An examination of the role of socioeconomic status in the relationship between depression and prostate cancer survivorship in a population-based sample of men from Atlantic Canada
This study found that the association of depression and prostate cancer still stands when the survivors of prostate cancer are compared to survivors of any other form of cancer, and further indicates that the association is moderated by household income.
Common variants in the CD36 gene are associated with dietary fat intake, high-fat food consumption and serum triglycerides in a cohort of Quebec adults
This study found that CD36 variants are associated with habitual fat consumption, which may play a role in subsequent associations with chronic-disease biomarkers. Associations differ by BMI status and dietary fat type.
Predictors of long-term use of prescription opioids in the community-dwelling population of adults without a cancer diagnosis: a retrospective cohort study
This study aimed to identify risk factors for and predictors of long-term use of prescription opioids in the community-dwelling population of adults without a diagnosis of cancer, to inform practice change at the point of care. It was found that limiting the initial supply to no more than 7 days and limiting doses to 90 MME/day or less are actions that could be undertaken at the point of care to prevent long-term use.
Investigating the causal role of MRE11A p.E506* in breast and ovarian cancer
This study investigated if MRE11A is a true predisposition gene for hereditary breast and ovarian cancer. Investigations suggested that the identified variant is not associated with an increased risk of developing breast or ovarian cancer, and suggests a lack of clinical utility of MRE11A testing in HBOC, at least in the White/Caucasian populations.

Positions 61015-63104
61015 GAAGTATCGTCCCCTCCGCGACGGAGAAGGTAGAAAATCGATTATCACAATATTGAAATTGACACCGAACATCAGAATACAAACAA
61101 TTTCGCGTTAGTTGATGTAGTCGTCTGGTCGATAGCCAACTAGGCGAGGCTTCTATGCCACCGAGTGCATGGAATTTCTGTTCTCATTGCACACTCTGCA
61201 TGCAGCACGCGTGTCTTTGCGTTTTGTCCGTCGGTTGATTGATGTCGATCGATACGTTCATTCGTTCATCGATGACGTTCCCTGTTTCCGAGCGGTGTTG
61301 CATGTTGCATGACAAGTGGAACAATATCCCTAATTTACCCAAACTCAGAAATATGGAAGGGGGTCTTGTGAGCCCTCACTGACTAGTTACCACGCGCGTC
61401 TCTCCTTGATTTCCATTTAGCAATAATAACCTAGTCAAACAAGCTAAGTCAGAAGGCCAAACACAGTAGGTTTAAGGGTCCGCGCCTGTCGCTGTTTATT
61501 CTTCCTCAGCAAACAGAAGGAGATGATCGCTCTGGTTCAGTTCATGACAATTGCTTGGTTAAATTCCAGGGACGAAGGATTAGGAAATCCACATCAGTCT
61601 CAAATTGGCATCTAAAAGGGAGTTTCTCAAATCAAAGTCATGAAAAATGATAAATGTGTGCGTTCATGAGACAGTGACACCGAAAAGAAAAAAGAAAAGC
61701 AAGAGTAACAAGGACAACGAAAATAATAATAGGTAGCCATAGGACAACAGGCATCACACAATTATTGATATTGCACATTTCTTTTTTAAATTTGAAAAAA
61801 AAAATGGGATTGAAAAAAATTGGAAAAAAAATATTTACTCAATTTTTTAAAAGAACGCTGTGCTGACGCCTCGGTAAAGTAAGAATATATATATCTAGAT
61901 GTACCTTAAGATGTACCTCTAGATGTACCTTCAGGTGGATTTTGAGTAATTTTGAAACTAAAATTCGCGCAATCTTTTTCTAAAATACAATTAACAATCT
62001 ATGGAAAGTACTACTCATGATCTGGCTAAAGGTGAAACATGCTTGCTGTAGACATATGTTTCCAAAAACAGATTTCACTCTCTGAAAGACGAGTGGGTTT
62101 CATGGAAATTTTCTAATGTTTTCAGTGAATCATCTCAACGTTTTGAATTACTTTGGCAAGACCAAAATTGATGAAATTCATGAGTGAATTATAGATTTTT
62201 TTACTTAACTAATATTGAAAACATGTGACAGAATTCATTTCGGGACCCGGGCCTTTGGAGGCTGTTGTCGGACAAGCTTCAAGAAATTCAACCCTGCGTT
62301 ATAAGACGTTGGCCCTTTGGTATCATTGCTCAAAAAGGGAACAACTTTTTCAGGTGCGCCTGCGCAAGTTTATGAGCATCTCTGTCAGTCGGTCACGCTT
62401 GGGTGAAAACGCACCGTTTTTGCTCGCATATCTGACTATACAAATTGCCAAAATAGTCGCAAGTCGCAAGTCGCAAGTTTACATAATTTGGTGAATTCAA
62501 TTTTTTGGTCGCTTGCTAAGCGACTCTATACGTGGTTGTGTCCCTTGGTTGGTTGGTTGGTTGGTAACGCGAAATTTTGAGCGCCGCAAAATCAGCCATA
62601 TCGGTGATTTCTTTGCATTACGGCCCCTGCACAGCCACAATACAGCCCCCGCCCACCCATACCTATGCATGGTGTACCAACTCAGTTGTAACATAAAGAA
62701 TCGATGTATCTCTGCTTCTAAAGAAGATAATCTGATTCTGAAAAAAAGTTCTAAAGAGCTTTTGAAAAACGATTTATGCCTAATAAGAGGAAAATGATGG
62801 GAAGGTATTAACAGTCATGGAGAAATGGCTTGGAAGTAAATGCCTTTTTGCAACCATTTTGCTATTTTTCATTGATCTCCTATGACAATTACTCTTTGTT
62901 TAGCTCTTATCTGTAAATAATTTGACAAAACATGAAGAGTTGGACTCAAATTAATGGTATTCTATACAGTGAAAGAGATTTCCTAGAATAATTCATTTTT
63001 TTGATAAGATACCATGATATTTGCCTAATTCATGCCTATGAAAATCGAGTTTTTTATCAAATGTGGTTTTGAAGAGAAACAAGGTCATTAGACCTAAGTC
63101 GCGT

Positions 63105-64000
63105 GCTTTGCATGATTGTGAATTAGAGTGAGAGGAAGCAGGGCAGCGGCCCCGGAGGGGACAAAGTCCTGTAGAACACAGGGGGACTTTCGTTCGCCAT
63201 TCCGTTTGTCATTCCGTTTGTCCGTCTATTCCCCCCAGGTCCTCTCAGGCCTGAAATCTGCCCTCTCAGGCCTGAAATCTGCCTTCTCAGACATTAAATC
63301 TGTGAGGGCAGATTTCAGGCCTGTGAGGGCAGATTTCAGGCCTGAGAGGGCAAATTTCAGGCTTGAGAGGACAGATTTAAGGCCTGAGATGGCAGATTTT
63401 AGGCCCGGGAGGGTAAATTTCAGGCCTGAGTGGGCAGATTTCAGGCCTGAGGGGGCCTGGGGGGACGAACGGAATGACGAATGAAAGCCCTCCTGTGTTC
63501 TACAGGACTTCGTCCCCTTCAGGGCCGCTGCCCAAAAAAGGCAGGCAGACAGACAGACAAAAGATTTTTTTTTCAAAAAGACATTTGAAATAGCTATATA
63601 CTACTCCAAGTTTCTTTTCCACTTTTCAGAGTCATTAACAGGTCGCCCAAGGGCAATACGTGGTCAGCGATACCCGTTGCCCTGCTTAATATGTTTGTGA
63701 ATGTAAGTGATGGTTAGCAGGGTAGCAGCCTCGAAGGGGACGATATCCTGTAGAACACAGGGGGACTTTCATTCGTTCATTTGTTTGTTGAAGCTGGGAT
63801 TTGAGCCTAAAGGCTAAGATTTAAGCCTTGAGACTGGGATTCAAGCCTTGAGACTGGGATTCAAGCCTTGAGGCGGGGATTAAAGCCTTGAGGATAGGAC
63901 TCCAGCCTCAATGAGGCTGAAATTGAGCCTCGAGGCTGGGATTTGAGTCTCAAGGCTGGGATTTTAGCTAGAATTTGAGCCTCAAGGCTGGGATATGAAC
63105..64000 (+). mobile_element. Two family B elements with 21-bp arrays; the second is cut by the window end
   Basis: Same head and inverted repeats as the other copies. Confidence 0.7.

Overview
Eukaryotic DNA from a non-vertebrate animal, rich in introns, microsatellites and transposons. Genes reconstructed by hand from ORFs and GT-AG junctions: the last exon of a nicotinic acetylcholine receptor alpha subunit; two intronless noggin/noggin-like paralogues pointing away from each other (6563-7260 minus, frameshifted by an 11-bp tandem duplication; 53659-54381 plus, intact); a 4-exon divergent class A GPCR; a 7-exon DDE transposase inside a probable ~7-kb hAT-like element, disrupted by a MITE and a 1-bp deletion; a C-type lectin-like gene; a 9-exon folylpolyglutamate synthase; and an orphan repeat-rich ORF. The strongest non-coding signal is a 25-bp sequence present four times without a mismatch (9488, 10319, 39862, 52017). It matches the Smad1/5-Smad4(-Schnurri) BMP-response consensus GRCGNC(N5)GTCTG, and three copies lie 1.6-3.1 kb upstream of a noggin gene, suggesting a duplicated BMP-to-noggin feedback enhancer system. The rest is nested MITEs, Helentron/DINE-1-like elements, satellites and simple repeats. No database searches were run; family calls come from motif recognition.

Regional Comparisons of Associations between Physical Activity Levels and Cardiovascular Disease: The Story of Atlantic Canada
The study examined participants’ physical activity levels and the risk of cardiovascular disease based on the region they lived in. The research team found that high physical activity was associated with a 26% reduced risk of cardiovascular disease. Regions in Newfoundland and New Brunswick observed higher levels of CVD than Nova Scotia and PEI.
Associations between cognitive function, metabolic factors and depression: A prospective study in Quebec, Canada
The study used baseline and follow-up CARTaGENE data to assess the potential interactions between low cognitive function, metabolic risk factors and history of depression as risk factors for future depressive episodes. Participants with a comorbidity of at least one metabolic factor, history of depression and low cognitive function were found to have the highest risk of experiencing a depressive episode in middle age.
Agreement in the CARTaGENE cohort between self-reported medication use and claim data
The research team investigated the agreement of self-reported medication use in CARTaGENE baseline data with provincial health insurance records. Overall, there was a reasonable agreement between the two data sources, but important variations were found for the different drug classes.
Prediction of Cardiovascular Events by Type I Central Systolic Blood Pressure
This study assessed which of central or brachial blood pressure best predicts cardiovascular risk and identified the central SBP threshold associated with increased risk of future cardiovascular events. It was concluded that central BP measured with a type I device is statistically but likely not clinically superior to brachial BP in a general population without prior cardiovascular disease.
Job strain and the incidence of heart diseases: A prospective community study in Quebec, Canada
CARTaGENE survey data linked with administrative data and Cox regression models were used to examine the association between job strain and heart disease, adjusting for sociodemographic characteristics, behavioral and clinical factors, and depressive symptoms. It was found that job strain was associated with an increased risk of heart disease in middle-aged women and in men aged 50 years and older. This association was not accounted for by depressive symptoms or sociodemographic, clinical, and behavioral factors.
Associations between Neighborhood Walkability, Physical Activity, and Chronic Disease in Nova Scotian Adults: An Atlantic PATH Cohort Study
The study investigated the association between neighbourhood walkability and chronic disease. A cross-sectional study was used to determine that there were health protective benefits of higher levels of physical activity and a reduction in the prevalence of certain chronic diseases in areas where there was a higher walk score.